THE RELATIONSHIP BETWEEN HIGH CHLOROPHYLL CONCENTRATIONS AND PHYTOPLANKTON BIOMASS UNDER LAKE ICE.
Ice-associated algae in the Artic can account for 20 to 30 percent of total annual productivity, but far less is known about the contribution of winter primary productivity to total productivity in temperate ecosystems. Sparkling Lake, a 63 ha seepage lake in Vilas County, Wisconsin often has higher concentrations of chlorophyll-a in the winter than the summer; which indicates that under ice algae may be a significant contributor to annual primary production. Interestingly, lakes in the surrounding area do not show this pattern. Here, we present data from twenty years of unanalyzed phytoplankton slides from Sparkling Lake (1997-2017, NTL-LTER dataset). Phytoplankton counts were conducted via microscopy and biomass was compared with chlorophyll-a concentrations, snow depth, and ice thickness. From this, we can infer chlA:carbon content of phytoplankton and assess the degree to which winter production is important on a seasonal basis. Understanding under ice ecology provides a baseline to assess future changes associated with lake-ice loss.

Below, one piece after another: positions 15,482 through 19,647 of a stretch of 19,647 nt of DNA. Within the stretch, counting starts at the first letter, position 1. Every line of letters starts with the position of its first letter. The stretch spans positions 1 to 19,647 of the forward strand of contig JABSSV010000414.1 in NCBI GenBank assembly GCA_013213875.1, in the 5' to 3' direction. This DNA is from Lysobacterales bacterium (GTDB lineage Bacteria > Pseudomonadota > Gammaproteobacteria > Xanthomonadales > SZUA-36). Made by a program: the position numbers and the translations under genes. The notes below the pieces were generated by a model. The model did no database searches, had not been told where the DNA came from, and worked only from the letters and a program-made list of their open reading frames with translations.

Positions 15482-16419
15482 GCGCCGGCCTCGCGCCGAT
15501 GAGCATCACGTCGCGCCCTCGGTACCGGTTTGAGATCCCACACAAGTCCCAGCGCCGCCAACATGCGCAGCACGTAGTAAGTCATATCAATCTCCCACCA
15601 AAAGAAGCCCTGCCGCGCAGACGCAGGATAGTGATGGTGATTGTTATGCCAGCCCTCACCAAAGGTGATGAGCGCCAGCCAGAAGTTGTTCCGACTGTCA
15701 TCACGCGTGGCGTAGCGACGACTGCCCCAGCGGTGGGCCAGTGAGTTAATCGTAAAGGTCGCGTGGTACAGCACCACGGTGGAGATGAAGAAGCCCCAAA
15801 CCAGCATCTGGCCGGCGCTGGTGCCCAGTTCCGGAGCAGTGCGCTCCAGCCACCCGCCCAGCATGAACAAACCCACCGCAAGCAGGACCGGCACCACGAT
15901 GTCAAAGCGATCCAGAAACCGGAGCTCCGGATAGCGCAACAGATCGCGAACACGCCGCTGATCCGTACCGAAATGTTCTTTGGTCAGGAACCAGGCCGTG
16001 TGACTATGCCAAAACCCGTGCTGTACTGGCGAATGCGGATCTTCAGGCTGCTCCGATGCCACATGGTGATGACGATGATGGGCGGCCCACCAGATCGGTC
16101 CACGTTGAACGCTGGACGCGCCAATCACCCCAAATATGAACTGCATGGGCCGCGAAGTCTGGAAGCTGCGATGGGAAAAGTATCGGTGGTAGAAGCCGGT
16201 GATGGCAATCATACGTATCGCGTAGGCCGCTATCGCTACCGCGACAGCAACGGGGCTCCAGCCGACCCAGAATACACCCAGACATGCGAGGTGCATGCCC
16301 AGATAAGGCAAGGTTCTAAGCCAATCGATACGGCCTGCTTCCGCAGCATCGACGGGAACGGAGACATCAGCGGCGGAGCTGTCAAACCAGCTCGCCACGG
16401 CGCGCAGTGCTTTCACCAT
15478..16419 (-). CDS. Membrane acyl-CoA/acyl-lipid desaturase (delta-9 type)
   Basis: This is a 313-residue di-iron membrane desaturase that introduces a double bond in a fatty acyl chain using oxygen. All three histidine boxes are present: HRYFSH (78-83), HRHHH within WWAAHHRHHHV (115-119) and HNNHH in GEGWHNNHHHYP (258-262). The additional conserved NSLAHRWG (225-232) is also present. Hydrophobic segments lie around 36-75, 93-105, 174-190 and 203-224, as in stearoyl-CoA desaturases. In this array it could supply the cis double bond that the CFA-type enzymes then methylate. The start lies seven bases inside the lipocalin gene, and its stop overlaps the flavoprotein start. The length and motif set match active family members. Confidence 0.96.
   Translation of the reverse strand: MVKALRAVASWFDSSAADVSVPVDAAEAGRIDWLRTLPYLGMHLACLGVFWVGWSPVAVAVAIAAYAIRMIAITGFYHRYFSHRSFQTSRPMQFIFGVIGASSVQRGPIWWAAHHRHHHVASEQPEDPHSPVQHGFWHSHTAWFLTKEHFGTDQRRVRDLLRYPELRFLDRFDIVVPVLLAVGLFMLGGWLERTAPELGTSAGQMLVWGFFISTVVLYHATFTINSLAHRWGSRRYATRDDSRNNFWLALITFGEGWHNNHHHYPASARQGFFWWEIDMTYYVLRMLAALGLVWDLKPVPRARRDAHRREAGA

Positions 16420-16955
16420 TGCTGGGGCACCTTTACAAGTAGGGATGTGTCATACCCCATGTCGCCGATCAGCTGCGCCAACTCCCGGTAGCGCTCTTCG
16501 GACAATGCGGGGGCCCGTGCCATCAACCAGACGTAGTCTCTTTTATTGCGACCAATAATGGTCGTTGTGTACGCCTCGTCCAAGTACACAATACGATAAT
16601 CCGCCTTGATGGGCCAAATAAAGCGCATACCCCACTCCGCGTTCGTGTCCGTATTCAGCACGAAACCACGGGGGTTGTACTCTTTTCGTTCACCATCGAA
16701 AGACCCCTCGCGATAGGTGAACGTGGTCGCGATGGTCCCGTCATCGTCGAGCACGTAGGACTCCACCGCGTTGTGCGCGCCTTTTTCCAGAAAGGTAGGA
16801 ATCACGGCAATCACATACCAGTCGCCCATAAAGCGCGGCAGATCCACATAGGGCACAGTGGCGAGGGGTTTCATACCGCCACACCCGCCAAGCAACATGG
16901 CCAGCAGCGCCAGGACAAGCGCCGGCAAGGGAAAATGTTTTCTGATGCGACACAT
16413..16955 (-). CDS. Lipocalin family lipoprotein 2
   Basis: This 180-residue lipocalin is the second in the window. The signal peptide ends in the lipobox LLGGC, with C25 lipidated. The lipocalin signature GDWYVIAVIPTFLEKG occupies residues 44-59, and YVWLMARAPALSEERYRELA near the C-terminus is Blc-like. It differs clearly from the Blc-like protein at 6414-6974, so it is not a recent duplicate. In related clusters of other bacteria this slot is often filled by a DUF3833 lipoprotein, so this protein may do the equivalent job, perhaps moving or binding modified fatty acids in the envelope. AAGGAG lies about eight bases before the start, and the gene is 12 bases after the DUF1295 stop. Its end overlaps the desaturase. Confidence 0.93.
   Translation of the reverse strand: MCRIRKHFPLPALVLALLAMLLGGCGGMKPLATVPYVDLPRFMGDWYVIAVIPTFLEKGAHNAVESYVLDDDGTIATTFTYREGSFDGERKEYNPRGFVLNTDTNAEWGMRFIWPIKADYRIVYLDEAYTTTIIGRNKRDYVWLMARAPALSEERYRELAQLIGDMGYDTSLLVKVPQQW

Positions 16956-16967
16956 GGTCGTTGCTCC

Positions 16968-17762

Emily Whitaker (Primary Presenter/Author), University of Wisconsin Madison, email@example.com;
Thomas Shannon (Co-Presenter/Co-Author), University of Wisconsin Madison, firstname.lastname@example.org;
Hilary Dugan (Co-Presenter/Co-Author), University of Wisconsin-Madison, email@example.com;